[Python-Dev] Extended Function syntax
Sun, 2 Feb 2003 14:32:41 -0800 (PST)
> On Sunday 02 February 2003 11:04 pm, Samuele Pedroni wrote:
> > With Guido's 'do': [notice that count is rebindable in the thunk]
> > class iterclose:
> > def __init__(self,iterwclose):
> > self.iter = iterwclose
> > def __call__(self,thunk):
> > try:
> > for x in self.iter:
> > thunk(x)
> > finally:
> > self.iter.close()
> > count = 0
> > do iterclose(open('blah.txt')): (line):
> > if line.find('Python') >=0:
> > count += 1
> > print line,
> OK -- I *don't* get that " (line):" part, and how calling thunk() in
> iterclose.__init__ binds/rebinds the local (?) variable line of the thunk.
> Looks like black magic to me. Guess I must just be a bit thick
> tonight -- sorry.
After staring at this for a minute I figured out what ``(line):`` does.
So what you have to realize is that the block (from ``if line...`` to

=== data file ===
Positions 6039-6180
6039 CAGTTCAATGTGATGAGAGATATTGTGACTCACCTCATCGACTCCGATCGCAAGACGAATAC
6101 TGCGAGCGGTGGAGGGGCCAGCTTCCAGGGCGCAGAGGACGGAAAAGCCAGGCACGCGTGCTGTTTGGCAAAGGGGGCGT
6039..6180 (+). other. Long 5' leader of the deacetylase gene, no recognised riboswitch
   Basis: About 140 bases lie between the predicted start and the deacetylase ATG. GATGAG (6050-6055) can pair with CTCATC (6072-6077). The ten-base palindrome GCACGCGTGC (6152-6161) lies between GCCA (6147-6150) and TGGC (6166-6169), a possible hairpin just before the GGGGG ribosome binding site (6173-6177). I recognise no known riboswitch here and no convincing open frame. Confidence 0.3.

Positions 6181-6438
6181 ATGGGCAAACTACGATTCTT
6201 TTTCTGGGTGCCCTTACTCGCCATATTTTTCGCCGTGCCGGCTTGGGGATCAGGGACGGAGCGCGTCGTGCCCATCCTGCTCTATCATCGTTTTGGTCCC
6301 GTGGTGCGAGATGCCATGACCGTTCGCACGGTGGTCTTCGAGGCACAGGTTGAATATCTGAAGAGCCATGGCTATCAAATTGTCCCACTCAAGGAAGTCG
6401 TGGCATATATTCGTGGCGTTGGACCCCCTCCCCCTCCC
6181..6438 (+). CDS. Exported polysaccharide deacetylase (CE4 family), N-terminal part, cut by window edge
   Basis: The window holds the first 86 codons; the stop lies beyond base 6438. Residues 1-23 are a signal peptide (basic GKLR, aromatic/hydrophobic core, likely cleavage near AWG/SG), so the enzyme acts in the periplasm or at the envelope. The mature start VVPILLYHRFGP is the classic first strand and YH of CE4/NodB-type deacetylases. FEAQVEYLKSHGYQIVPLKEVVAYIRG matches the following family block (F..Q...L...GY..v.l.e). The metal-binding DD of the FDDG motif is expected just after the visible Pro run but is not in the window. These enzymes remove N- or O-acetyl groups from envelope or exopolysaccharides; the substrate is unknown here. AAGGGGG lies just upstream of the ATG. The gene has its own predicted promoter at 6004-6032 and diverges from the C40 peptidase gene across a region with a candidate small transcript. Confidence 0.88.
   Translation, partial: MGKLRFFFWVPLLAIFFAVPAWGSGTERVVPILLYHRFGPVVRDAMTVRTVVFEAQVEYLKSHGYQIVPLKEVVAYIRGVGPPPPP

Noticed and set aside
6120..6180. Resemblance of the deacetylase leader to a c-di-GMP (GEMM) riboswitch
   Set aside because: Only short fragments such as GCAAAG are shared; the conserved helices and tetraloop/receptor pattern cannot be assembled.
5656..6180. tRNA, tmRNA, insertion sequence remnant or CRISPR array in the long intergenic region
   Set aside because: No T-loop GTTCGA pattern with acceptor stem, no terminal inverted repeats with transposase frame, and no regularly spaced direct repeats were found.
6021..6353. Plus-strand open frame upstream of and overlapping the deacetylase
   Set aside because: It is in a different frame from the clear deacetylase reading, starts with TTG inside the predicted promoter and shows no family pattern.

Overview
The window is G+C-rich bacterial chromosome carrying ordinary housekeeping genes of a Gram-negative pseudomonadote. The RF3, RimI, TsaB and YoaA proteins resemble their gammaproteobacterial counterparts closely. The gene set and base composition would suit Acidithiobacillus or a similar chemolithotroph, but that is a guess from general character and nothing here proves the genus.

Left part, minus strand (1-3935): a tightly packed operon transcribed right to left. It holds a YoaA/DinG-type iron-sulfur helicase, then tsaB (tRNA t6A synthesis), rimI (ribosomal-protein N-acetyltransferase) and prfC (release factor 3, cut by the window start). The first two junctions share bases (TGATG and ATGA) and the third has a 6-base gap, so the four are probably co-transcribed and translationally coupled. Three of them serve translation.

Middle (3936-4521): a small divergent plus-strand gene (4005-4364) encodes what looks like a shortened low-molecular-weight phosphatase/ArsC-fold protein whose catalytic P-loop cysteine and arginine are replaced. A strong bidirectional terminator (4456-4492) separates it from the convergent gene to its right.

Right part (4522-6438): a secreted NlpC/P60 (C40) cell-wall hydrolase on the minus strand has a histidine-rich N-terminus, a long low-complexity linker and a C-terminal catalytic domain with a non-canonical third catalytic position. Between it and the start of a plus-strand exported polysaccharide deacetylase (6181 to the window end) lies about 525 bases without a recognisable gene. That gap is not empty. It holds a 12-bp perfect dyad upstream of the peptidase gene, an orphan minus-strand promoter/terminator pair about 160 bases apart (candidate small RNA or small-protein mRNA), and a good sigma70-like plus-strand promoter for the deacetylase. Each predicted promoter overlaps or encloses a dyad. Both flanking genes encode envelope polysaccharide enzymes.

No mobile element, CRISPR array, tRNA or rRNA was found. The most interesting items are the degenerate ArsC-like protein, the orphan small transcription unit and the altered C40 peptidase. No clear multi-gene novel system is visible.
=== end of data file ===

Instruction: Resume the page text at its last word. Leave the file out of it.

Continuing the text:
``print line,`` is passed into ``__call__()`` and bound to ``thunk()``.
Now the object bound to ``thunk`` accepts a single argument, named
``line`` in ``thunk``. In ``__call__()`` the variable ``x`` is what is
being passed into the thunk code and being bound to ``line``. Phew. =)
So, to make sure I am not confuing myself, ``do`` does the
Compiles the block of code that makes up the thunk.
It ends up accepting a single argument which bound to ``line``.
Calls ``iterclose().__call__(<thunk>)`` and executes it.
We all let our heads stop spinning from all that and have a good, stiff